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Giving New Life To Our Discards

In an age of microwaved meals in minutes, planned obsolescence, and cheap plastic packaging, we are rapidly using up resources, only to throw away a significant portion of the products we buy. Our landfills are overflowing with things that will likely be intact long after humans are gone from the planet, killed off perhaps by the very toxic substances we so cavalierly dump there. There are solutions to the problems our waste causes. The big question is, do we have the will to implement those solutions?

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Recycling on a larger scale would be a good start. Reusable dairy and soda bottles, so common just a few decades ago, have been replaced with disposable containers made from byproducts of the petroleum industry. Environmental damage caused by that industry aside, our landfills and oceans are being cluttered by tonnes beyond count of these containers and other debris every year. Since the debris is for the most part non-biodegradable, areas such as the Great Pacific Garbage Patch increase exponentially in mass, year after year, threatening marine animals and birds that mistake the debris for food at their peril. Since recycling programs have achieved modest public participation levels at best, it might be about time to reinstitute reusable glass containers and charge consumers a deposit to encourage them to return rather than discard the containers.

 

Planned obsolescence equals planned waste. Television on the blink after a few years? Just take it to the landfill, toxic chemicals, heavy metals and all, because even if it could be repaired, it would cost more than buying a new one. And if your car malfunctions, forget about repairing even a major component; the standard practice is to replace the malfunctioning part, often including such major assemblies as the engine or transmission. In the latter case, many modern transmissions are classified as cassette assemblies, for which even disassembly is impossible without destroying the entire component and writing it off as scrap, very little of which can be reclaimed. It is therefore no wonder that many car owners are quick to trade in their cars when they start experiencing problems, rather than hanging onto them and ultimately being stuck with a non-operational piece of scrap. There are, of course, a small percentage of owners who opt for older cars that are easier (or, for that matter, possible) to repair. There is even a tiny movement devoted to bangernomics, which is the commitment to keeping older cars of questionable reliability on the road, at the lowest possible cost. At this point in time, this group’s greatest impact has likely been a modest upsurge in the duct tape and baling wire industries. Perhaps when the automobile salvage yards start occupying more space than golf courses, bangernomics will inspire broader interest.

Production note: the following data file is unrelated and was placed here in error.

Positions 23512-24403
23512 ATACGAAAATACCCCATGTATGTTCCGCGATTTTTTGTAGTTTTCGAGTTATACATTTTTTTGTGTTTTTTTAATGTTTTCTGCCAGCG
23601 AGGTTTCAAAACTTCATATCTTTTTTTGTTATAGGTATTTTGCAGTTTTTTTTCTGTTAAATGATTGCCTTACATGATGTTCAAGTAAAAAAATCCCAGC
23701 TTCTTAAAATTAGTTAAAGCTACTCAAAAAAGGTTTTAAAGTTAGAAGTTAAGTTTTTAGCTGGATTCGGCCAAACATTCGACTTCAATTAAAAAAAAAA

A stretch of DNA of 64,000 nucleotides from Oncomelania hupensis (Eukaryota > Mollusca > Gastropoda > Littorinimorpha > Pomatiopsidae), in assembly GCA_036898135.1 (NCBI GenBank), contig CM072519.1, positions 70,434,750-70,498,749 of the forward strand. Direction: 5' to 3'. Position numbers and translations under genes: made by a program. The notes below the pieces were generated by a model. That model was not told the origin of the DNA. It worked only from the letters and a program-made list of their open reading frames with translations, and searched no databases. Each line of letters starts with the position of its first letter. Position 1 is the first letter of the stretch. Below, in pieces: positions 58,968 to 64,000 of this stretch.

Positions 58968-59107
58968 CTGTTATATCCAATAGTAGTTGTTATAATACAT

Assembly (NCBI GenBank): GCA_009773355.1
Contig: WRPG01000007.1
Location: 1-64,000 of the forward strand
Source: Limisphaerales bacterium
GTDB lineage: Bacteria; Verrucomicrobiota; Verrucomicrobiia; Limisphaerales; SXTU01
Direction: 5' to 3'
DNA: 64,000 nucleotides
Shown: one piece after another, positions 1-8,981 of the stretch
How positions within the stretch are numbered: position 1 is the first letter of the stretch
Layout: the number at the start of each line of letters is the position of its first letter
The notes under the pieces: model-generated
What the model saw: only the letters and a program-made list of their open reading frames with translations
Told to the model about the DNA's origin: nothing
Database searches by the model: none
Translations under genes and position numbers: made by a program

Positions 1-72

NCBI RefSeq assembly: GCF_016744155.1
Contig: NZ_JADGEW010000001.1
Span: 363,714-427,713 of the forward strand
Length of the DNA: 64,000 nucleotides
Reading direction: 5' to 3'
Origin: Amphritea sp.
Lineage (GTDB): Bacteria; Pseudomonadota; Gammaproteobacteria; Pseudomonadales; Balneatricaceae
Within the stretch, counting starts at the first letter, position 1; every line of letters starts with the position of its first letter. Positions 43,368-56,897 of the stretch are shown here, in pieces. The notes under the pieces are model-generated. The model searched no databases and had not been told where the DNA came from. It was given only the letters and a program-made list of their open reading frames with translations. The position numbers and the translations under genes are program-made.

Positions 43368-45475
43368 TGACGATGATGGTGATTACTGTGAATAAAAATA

Take all you want, but eat all you take. This admonition has been drummed into military men and women at least since the beginning of the twentieth century, and many a recruit has found him or herself a student of “extra military instruction” upon discarding a plate load of uneaten food. Military veterans can chuckle at the mere quoting of the phrase, but they – and the rest of us – would do well to take the admonition to heart and practice it in our day-to-day lives. At present, food waste in the EU amounts to roughly 22 million tonnes per year, and the UK has the distinction of being at the top of the food wasters’ list. Individuals can reduce this considerably by purchasing and cooking only what they can realistically expect to eat before it spoils. On the legislative front, laws such as those enacted in France can make a significant dent in the amount of good food that is wasted every year. Such laws force distributors and retailers to donate still-edible food to charities or sell it to animal feed producers, rather than discarding it. Not only could they significantly reduce waste, they could also be an important element in the fight against world hunger.

 

As it turns out, simple, common sense initiatives, on both the individual and global level, can reduce the outlandish amount of waste our modern society generates. Not only can such initiatives help to avert the environmental damage caused by the narrow thinking that drives much of modern industry and business, they can also alleviate the suffering of millions of people around the world, and perhaps even halt the decimation of animal populations, both on land and in our oceans. And when business and industry get on board by making commitments to eliminate waste, they will likely see their own profitability increase as a result. That is clearly a win-win situation.